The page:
fyi - I just got the 1st shot at Walgreens today. Finally found one in my town that had Shingrix in stock. Unlike a previous post I read here, the actual shot experience is virtually painless. A couple hours after now and feel no side effects whatsoever, not even soreness at the injection site. The pharmacist who administered the shot said that the previous shingles vaccine WAS very painful with a lot of side effects. But not the newer Shingrix vaccine, and he said it is far more effective. I'll get the 2nd dose in July.

Go get the shot, guys! It's not painful and most insurance pays for it. Honestly though, knowing what I know, even if I had no insurance coverage at all, I'd find a way to scratch up the $160x2 somehow. Beg, borrow or steal. Never, never, never gettin' on that Shingles train again (if I can help it).

Btw, I was one of the unlucky 1/4 who suffered postherpetic neuralgia (PHN) intermittently for a couple of years afterward, but usually only if I got hot and sweaty which isn't hard to do since I live in a hot climate. Then the pock scars get sensitive across one side of my back and side where the original breakout was. It has slowly dissipated and is now mostly gone, thankfully. I'm hoping is will be gone completely in time.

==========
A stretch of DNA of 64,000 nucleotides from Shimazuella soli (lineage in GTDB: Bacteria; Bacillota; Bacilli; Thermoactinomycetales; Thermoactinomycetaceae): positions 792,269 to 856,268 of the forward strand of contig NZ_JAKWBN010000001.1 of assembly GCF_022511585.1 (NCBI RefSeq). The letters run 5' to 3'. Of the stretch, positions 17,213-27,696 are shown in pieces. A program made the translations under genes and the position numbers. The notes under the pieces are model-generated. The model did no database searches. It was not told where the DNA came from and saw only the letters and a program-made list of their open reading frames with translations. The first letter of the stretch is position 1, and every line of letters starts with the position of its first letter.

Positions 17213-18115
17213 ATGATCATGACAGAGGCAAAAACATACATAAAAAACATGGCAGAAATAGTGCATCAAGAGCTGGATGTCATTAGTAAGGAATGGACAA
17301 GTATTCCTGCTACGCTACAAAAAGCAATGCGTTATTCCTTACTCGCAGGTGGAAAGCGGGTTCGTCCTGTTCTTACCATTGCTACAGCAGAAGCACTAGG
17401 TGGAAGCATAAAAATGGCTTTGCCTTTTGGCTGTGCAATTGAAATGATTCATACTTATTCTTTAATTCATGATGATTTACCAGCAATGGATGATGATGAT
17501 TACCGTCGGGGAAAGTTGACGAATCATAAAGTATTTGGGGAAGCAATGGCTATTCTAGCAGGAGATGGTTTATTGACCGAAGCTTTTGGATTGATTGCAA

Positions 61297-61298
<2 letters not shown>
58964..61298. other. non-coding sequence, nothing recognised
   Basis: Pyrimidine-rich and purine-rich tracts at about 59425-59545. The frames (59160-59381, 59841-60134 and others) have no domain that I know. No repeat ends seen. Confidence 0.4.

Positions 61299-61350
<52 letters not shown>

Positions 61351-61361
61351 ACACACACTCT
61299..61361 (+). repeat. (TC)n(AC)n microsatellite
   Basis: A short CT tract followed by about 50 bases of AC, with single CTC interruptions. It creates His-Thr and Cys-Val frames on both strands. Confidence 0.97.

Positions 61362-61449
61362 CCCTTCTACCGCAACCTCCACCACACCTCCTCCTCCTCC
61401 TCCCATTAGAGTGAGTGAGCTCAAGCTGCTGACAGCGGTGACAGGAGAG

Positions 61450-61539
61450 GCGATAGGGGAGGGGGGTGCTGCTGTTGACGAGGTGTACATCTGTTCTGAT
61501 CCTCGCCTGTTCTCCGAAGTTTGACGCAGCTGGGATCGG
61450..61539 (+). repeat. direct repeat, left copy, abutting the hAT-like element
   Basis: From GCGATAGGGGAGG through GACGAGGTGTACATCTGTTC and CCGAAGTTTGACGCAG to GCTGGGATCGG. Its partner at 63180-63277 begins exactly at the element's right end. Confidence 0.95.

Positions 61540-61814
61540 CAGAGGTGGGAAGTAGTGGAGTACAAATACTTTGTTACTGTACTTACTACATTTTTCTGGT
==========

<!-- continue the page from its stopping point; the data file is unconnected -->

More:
PHN (or as I call it, Shingles - part II) - Another great reason to get the vaccine, cuz THAT's no fun either.
 
Old 05-09-2018, 12:21 PM
Status: "could've~would've~should've used 'have', not 'of'" (set 16 days ago)
 
Location: A Yankee in northeast TN
10,454 posts, read 14,303,163 times
Reputation: 23182
Give it a few more hours, and you might want some tylenol on hand, just in case. For me the second day was worse than the first few hours afterwords.